BoE’s Bailey: Banks Shouldn’t Overlook Commercial Digital Money
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BoE’s Bailey: Banks Shouldn’t Overlook Commercial Digital Money

According to Andrew Bailey, stablecoins have a credible claim to being digital money—but only if regulated in the same way as other forms of money.
Neither the author, Tim Fries, nor this website, The Tokenist, provide financial advice. Please consult our website policy prior to making financial decisions.

In a speech published on Wednesday, Andrew Bailey, the Governor of the Bank of England, discussed at length the future of digital money, CBDCs, and stablecoins. He expressed a firm belief that the implementation of stablecoin-like digital money shouldn’t displace the current forms money, and added that CBDCs are likely to play a crucial role in the future of money in all forms.

BoE’s Bailey Believes Banks Shouldn’t Leave Everything to CBDCs

In his Wednesday speech, Andrew Bailey expressed his belief that while the future of stablecoins and other cryptocurrencies is not guaranteed, banks and governments would be making a dire mistake if they failed to implement an accommodating legal framework. He also drew a distinction, mirroring the views Warren Buffett recently expressed about Bitcoin, between stablecoins and other cryptocurrencies.

According to the Governor of the Bank of England, while cryptocurrencies in the general sense are highly speculative assets, stablecoins have a credible claim to being another form of money. He, however, pointed out that if they are ever to truly fulfill that role in a credible way, they would need to be regulated by relevant authorities in the same manner as regular money.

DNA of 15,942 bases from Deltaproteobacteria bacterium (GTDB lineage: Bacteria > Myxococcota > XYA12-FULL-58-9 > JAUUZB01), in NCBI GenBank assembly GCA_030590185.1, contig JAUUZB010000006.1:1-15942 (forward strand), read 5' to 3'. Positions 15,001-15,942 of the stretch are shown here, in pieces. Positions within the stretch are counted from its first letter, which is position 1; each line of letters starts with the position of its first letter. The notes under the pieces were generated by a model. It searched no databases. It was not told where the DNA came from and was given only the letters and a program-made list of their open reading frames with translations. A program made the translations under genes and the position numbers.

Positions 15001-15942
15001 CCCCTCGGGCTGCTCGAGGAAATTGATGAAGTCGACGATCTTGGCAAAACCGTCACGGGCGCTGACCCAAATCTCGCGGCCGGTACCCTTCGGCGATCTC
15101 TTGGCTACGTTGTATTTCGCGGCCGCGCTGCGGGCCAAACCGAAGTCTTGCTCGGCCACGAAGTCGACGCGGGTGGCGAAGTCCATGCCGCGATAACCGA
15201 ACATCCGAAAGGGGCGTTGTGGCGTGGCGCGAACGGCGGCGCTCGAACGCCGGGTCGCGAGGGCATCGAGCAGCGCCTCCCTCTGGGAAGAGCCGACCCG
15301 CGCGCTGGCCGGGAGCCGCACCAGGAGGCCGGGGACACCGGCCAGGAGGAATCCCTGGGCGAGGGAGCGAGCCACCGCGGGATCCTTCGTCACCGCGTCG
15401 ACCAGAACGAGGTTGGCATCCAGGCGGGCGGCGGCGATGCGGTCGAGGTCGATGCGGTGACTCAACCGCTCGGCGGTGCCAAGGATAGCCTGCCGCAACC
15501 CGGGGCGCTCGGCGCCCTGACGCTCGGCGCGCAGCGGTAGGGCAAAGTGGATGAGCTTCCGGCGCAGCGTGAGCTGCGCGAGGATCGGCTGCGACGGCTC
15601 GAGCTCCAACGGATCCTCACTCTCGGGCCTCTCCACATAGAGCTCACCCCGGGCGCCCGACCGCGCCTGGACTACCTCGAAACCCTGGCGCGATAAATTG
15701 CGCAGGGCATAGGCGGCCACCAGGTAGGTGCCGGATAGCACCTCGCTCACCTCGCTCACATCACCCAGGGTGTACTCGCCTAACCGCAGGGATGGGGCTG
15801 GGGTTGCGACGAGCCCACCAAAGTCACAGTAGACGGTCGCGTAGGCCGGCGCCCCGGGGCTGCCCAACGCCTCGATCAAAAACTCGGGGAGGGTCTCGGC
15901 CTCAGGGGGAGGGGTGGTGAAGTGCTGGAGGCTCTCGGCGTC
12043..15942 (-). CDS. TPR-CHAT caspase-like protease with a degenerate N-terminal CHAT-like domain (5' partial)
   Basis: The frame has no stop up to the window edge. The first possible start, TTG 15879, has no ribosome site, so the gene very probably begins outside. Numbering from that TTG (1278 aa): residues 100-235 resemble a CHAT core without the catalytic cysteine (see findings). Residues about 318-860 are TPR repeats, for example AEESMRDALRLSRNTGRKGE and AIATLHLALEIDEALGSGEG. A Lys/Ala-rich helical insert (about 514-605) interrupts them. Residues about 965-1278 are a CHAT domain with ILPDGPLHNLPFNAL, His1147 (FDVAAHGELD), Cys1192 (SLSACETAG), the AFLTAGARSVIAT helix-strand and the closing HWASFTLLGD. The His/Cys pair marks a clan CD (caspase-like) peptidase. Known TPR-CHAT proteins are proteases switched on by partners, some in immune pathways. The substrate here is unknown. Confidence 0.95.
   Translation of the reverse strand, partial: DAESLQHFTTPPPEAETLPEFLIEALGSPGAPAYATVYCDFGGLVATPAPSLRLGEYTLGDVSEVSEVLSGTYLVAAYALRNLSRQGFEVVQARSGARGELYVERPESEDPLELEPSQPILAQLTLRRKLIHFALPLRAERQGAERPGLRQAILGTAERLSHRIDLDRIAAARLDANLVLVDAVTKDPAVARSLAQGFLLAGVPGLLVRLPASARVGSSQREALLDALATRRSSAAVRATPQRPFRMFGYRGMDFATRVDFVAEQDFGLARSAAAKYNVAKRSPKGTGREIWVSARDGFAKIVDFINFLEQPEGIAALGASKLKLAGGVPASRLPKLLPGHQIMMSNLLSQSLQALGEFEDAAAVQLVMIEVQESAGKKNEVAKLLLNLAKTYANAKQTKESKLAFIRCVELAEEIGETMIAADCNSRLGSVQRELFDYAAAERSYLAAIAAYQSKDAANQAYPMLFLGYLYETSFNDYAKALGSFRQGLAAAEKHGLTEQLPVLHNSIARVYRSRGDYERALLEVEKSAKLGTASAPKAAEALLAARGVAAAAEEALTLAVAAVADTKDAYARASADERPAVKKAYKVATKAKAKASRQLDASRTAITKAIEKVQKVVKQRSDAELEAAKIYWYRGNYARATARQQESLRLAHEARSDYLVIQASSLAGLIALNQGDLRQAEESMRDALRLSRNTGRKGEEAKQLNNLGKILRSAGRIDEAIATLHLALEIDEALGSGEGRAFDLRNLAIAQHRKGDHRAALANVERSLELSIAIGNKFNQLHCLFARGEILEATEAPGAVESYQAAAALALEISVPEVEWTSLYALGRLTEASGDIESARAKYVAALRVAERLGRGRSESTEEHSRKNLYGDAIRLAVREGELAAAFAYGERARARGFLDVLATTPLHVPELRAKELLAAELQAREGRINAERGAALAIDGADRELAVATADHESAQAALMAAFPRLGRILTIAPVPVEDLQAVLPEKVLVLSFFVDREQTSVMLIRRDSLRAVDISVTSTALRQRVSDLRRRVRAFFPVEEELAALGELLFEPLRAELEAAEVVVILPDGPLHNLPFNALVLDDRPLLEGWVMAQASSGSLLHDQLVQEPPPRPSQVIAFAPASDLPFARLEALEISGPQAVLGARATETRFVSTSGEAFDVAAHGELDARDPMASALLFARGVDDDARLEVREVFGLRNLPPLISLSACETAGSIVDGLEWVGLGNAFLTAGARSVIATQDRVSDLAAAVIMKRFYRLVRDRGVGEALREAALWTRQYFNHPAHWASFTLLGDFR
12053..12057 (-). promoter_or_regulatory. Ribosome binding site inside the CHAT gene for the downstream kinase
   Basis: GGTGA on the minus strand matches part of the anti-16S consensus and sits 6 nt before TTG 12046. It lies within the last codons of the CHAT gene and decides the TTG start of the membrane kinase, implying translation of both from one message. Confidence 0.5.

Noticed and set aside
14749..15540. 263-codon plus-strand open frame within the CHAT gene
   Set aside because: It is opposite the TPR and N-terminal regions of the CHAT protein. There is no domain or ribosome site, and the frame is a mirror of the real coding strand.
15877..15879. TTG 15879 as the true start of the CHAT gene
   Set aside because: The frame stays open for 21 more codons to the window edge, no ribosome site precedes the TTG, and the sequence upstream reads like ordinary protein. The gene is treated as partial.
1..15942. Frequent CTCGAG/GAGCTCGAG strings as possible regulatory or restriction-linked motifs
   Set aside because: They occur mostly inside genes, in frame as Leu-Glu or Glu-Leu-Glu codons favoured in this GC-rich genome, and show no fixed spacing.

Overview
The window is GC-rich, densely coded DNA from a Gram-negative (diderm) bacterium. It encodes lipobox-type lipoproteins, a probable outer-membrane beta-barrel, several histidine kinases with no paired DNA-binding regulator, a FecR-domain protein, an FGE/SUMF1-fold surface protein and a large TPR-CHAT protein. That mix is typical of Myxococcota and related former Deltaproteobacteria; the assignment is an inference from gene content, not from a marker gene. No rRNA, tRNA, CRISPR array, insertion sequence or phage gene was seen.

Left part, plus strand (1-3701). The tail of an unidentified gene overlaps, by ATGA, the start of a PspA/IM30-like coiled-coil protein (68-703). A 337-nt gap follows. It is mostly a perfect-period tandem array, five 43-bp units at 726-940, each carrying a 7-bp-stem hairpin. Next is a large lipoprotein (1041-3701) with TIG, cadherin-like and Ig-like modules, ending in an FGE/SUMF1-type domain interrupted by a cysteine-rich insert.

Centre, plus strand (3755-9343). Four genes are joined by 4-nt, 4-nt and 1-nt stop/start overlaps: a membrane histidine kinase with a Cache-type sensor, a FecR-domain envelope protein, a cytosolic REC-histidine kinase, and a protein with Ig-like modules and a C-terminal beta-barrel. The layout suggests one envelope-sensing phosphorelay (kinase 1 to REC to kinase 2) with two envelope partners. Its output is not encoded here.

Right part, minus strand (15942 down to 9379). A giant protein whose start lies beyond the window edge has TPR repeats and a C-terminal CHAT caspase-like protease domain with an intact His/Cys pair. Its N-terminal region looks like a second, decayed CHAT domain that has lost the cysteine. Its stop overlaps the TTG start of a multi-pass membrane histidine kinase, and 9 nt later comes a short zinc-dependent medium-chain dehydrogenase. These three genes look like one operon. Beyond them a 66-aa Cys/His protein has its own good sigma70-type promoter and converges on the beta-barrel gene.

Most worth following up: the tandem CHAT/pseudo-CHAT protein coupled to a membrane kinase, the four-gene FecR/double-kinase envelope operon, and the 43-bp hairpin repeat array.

Bailey also called on banks to actively think about commercial digital money, rather than leave the future to hypothetical CBDC, but he also stated that central bank digital currencies are likely to play the role of an “anchor” for the value of all forms of money in the future. He also echoed previous comments made about the development of the digital pounds reiterating that planning and preparations should be made without rushing and thoroughly.

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Britain’s Quest For the Digital Pound

For several years, the UK has been a part of the race for the development of its own central bank digital currency. Recent months in particular have seen an uptick in activity with the country’s central bank starting an active search for a Head of CBDC in January. More recently, it was reported that the UK is looking to hire a 30-strong team of experts for the development of digital currencies.

By early February, the digital pound received both an official roadmap and a catchy nickname—Britcoin. Not all have, however, proven thrilled by the prospect of the creation of a British central bank digital currency. An advocacy group based in the United Kingdom called the Tax Reform Council, for example, believes that the development of a CBDC would have dire implications for privacy and individual rights and recently started a campaign to prevent its introduction.

The Tax Reform Council isn’t the only entity in the world to believe that the introduction of central bank digital currencies could prove detrimental. Florida’s Governor Ron DeSantis recently introduced a bill that would prevent the use of the hypothetical digital dollar in the state. Despite the criticism, the drive for the development of CBDCs remains global. Earlier this week, Montenegro became the latest country to join the effort with a partnership with Ripple.

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